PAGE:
Monday, December 8, 2008

Fair Use on YouTube

...does not exist. In the wake of enormous lawsuits from old media companies, YouTube has been cracking down on copyright violations with a vengeance, deploying sophisticated audio and video fingerprinting systems to detect and automatically remove infringing content. A video I created and uploaded was removed by this system, and I can't help but feel angry my fair use rationale was completely ignored. Internet video brings with it the dream of blowing away many of the practical limitations on the free expression of ideas in the video medium. Sadly, in bowing to old media interests, YouTube has turned the power of a digital video distribution system against content producers, deploying fully automated mechanisms for enforcing old media copyrights while completely ignoring fair use rationale.

Let's begin with a little bit of background on my video...

I posted a "remix" of the video of Rihanna's song "Umbrella." My remix omitted all verses except the first, and looped the chorus... over and over and over again. What was that chorus, you ask?
You can stand under my umber-ella
You can stand under my umber-ella ella ella eh eh eh
Under my um-buh-rella ella ella eh eh eh
Under my um-buh-rella ella ella eh eh eh
Under my um-buh-rella ella ella eh eh eh eh eh eh
The comments of my video made note that when I first heard the song, it was as if I was channeling Christopher Walken, except rather than the song needing more cowbell, it needed more "ella ella ella eh eh eh". Of course, this wasn't quite the truth, I actually stole the idea from a video which did similar chorus looping on a Nirvana video with a similarly repetitive chorus. My reaction was both Kurt and grunge are dead, so why not pick on a song that's more deserving, say one by a present-day pop idol.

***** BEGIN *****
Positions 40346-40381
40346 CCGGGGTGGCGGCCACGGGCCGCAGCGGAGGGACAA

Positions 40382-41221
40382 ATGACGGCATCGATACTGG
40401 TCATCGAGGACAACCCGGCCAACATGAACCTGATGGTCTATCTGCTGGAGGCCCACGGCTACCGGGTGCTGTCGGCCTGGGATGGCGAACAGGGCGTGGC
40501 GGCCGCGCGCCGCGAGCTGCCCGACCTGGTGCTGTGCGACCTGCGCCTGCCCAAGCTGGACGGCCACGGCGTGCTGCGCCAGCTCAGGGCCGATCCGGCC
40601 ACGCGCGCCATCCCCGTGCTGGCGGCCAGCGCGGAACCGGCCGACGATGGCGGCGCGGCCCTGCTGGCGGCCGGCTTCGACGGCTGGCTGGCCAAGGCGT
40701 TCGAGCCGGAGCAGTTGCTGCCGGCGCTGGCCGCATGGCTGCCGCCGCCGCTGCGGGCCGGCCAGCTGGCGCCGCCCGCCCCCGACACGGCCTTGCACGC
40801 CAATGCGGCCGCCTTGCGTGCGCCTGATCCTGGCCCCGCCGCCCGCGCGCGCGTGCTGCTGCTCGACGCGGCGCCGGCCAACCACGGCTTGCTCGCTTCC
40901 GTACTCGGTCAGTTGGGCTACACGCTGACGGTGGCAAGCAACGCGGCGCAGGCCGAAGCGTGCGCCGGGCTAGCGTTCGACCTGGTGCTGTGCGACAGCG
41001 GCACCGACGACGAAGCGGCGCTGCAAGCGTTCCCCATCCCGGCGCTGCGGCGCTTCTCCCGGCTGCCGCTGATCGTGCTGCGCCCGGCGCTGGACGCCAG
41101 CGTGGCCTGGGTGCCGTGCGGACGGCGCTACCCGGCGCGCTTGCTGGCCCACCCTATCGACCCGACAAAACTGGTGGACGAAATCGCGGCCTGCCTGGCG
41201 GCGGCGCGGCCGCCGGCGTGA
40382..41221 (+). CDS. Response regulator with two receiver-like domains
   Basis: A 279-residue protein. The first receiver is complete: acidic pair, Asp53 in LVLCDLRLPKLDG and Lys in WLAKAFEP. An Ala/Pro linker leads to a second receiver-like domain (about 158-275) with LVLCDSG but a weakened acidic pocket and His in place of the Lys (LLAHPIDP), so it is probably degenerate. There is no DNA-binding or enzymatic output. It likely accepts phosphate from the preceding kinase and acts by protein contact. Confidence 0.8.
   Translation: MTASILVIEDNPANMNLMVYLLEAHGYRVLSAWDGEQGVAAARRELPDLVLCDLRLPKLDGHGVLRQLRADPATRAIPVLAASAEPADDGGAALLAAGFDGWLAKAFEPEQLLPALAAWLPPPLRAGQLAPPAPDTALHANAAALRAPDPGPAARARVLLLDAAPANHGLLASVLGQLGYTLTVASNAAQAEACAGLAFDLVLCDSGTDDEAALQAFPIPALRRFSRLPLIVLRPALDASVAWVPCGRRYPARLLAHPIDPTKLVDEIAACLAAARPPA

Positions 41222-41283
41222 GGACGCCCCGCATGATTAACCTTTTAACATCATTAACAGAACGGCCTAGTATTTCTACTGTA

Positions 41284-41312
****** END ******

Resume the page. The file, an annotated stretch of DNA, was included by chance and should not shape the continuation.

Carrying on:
But more than ripping off an idea from another YouTube video, the heart of me making this video lay in, well, yet another YouTube video. Some years earlier I had seen a music video by British rapper Scroobius Pip, for the song "Thou Shalt Always Kill." It's loaded with all sorts of observations about music itself, perhaps culminating in a long rant in which the artist names a long list of sacred cow bands like the Beatles, Led Zeppelin, The Beach Boys, and... Nirvana, adding after saying each one's name that they're "just a band." If you're a fan of, well, music, chances are at least one of your favorites is somewhere in that list, if not several. Scroobius Pip just wants you to keep it in perspective and not put recording artists on pedistals no matter how great they are or were. Such a tirade is repetitive in nature, however the totality of the expression is anything but. That's the sort of repition I can enjoy. Rihanna's is not.

All that said, despite the awesomeness of the "Your sacred cow is just a band" chorus, it does not stick out in my mind. My favorite part in the video is when Scroobius Pip sticks his face on a copy machine, and begins singing:
Thou shalt not make repetitive generic music!
Thou shalt not make repetitive generic music!
Thou shalt not make repetitive generic music!
Thou shalt not make repetitive generic music!
The first time I heard Umbrella was after having heard this chorus, and it immediately stuck out in my mind as one of the foremost examples of repetitive, generic music. After seeing the Nirvana song with a looped chorus (even though I kind of like Sliver) I decided I had to do that to Umbrella.

So I did. I edited the video, splicing up the various times the chorus is repeated in various parts of the video into small chunks, and producing random smatterings of those chunks. The result is two minutes of random clips from the video backed by a nonstop "ELLA ELLA ELLA EH EH EH" sound track.